A fine addition to your coffee table or coffin lid, The Art of Horror: An Illustrated History, edited by Stephen Jones, is a horror connoisseur’s choice of movie posters, comic books, paperback and dust jacket art, pulp magazine covers, and ancient and contemporary art that gleefully dwells on the morbid predilections of the frightening genre so many fans clamour for yet know little about . . . Each chapter provides a concise overview to its topic and ends with a reflection on a key aspect within that topic, and is profusely illustrated with captioned literary and cinematic examples, both foreign and domestic, of the terrors by day and night in all their lavish colours and dread. Full page art, double-page art, and smaller illustrations filling pages, do their best to overwhelm your visual cortex.
While on first appearance it may seem so, The Art of Horror not your standard coffee table style art book (which the world is in no short supply of). Jones elevates the book by adding a strong critical component. Rather than present a hodgepodge of pieces, Jones has collected the works into ten carefully curated sections, taking it a step farther by assigning each section a writer to add to it a cultural and historical context . . . There is a wealth of both familiar and beloved as well as rare pieces of art to flip through, ranging from the 1800s to today and covering nearly every trope in horror (from vampires, zombies, werewolves to ghosts, psychos, demons, and aliens). Even the most seasoned veteran of horror art history will be sure to find a few new pieces amongst the collection.
In order to fully realize this title’s ambitious scope, it would take an experienced and dedicated editor who could assemble an unparalleled roster of writers, editors, film-makers and artists to offer fascinating and detailed essays richly illustrated with hundreds of images of rare artwork. Stephen Jones and his collaborators have done just that, producing a book that will most likely come to be regarded as the essential volume.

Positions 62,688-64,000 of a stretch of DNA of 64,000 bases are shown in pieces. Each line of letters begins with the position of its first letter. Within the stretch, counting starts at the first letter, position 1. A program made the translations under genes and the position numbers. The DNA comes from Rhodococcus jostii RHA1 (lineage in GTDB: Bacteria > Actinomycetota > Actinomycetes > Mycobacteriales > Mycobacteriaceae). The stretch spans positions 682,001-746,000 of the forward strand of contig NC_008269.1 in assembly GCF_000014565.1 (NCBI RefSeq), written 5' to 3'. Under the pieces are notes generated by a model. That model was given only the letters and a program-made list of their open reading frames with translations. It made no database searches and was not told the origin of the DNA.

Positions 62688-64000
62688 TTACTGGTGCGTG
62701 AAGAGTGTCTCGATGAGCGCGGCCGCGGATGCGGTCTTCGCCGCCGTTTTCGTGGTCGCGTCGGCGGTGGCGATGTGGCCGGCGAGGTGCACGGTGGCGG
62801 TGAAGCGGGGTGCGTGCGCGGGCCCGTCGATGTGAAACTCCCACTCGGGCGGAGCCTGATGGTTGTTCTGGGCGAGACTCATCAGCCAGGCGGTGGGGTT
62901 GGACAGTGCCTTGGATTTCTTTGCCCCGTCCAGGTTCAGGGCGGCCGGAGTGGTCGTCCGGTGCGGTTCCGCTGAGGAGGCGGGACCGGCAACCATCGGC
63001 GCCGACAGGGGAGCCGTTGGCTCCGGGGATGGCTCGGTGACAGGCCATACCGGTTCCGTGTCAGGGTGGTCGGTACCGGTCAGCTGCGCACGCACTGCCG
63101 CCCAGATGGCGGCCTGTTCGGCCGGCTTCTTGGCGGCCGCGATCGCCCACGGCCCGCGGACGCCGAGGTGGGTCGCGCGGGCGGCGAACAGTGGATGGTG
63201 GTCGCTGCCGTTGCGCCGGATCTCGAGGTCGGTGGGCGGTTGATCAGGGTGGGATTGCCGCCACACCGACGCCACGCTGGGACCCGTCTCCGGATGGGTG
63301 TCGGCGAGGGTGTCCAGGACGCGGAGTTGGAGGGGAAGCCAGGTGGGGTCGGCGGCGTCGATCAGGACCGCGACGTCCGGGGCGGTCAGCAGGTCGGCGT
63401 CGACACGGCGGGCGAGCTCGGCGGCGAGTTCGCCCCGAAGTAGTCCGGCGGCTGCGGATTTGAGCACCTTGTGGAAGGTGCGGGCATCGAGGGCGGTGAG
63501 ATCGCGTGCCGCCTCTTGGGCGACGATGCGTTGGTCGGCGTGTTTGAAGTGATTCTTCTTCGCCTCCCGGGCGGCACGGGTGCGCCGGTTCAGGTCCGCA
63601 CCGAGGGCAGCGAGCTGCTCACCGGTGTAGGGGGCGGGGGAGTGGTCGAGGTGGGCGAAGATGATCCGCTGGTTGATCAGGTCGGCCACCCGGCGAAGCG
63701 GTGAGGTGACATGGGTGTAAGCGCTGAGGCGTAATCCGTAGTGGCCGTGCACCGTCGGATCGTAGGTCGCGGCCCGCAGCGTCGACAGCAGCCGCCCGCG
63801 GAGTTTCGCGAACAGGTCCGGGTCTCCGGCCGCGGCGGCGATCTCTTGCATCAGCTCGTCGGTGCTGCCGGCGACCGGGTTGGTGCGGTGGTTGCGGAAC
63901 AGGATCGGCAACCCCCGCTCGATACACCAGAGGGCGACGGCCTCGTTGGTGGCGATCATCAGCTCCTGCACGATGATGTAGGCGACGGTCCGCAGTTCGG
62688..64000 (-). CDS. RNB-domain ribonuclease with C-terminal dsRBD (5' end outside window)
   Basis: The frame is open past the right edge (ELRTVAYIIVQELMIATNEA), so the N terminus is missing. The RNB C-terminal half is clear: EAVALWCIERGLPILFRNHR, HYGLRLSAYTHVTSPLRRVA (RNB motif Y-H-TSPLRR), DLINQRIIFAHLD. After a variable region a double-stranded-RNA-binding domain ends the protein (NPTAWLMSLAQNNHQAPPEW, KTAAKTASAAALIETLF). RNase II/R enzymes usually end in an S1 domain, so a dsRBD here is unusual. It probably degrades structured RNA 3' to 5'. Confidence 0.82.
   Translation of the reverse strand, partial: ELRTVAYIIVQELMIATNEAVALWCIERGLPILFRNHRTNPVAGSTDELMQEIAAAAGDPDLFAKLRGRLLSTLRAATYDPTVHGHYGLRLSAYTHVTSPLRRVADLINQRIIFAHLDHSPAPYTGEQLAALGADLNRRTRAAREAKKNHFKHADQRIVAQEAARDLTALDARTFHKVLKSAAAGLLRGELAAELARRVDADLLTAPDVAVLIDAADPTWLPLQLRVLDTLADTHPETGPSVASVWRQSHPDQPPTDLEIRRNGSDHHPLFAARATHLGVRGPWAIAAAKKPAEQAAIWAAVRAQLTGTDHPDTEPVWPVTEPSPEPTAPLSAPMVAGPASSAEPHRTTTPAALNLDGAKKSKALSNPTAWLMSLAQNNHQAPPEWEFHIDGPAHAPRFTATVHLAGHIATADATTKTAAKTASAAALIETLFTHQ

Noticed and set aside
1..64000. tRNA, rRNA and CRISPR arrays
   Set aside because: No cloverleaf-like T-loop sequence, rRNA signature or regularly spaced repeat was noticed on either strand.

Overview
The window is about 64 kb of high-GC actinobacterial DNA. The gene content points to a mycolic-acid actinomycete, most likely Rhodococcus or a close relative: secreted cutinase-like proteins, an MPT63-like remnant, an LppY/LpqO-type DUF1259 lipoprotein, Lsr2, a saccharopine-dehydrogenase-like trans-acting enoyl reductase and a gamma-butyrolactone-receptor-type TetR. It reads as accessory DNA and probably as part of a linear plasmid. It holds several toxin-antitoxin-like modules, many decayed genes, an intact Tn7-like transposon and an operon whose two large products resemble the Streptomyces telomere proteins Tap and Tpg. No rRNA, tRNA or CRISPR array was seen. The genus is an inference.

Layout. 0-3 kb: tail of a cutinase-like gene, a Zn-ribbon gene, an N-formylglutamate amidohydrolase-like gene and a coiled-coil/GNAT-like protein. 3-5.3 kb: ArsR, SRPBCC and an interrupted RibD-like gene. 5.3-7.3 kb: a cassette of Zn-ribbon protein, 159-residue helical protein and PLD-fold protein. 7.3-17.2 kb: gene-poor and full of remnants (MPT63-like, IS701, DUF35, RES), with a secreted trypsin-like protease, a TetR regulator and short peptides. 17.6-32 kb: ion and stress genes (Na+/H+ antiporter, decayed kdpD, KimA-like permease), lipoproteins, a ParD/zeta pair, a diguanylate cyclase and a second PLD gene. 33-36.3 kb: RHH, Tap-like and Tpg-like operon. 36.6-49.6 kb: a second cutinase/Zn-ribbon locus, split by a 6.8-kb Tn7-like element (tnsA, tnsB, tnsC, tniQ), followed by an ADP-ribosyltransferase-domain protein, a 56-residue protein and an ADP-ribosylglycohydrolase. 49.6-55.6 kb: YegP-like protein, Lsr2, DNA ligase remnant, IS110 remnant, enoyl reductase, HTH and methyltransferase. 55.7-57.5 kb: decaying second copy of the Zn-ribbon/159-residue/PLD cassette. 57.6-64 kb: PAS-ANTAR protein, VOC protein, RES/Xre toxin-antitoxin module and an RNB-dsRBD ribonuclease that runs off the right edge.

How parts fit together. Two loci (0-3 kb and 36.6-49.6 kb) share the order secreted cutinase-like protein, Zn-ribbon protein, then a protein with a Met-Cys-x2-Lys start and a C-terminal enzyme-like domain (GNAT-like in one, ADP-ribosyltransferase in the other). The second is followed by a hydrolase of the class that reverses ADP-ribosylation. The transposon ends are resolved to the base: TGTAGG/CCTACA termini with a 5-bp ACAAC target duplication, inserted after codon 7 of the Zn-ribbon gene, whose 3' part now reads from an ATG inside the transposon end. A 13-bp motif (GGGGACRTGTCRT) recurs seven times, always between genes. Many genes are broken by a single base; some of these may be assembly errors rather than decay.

Often labeled as trash by the mainstream, The Art of Horror proves otherwise; this showcases superb work by immensely talented people, and richly brings your fears to life . . . This is a serious celebration of the genre, and a must-have for those who love things that go bump in the night.
The Art of Horror: An Illustrated History is one of those perfect books that showcase great artists and their works while shedding light on the cultural implications of the decade those works were created . . . It’s the perfect gift and a must-have for any lover of art or pop culture historian that deals within the realm of horror.
Elegantly designed and laid out, this glorious exploration of horror should be top of every true horror fan’s shopping list. It not only encapsulates the horror genre but goes some way to explaining its fascination and, without doubt, shows it at its very best. Hats off to every contributor in this tome and especially to Stephen Jones who once again shows that when it comes to horror, there is no greater exponent of its heart.
Hardback, special cover treatment; Slipcase edition also available
h 279 x w 248 mm
w 9 ¾ x h 11 inches
US and Canada, French, Chinese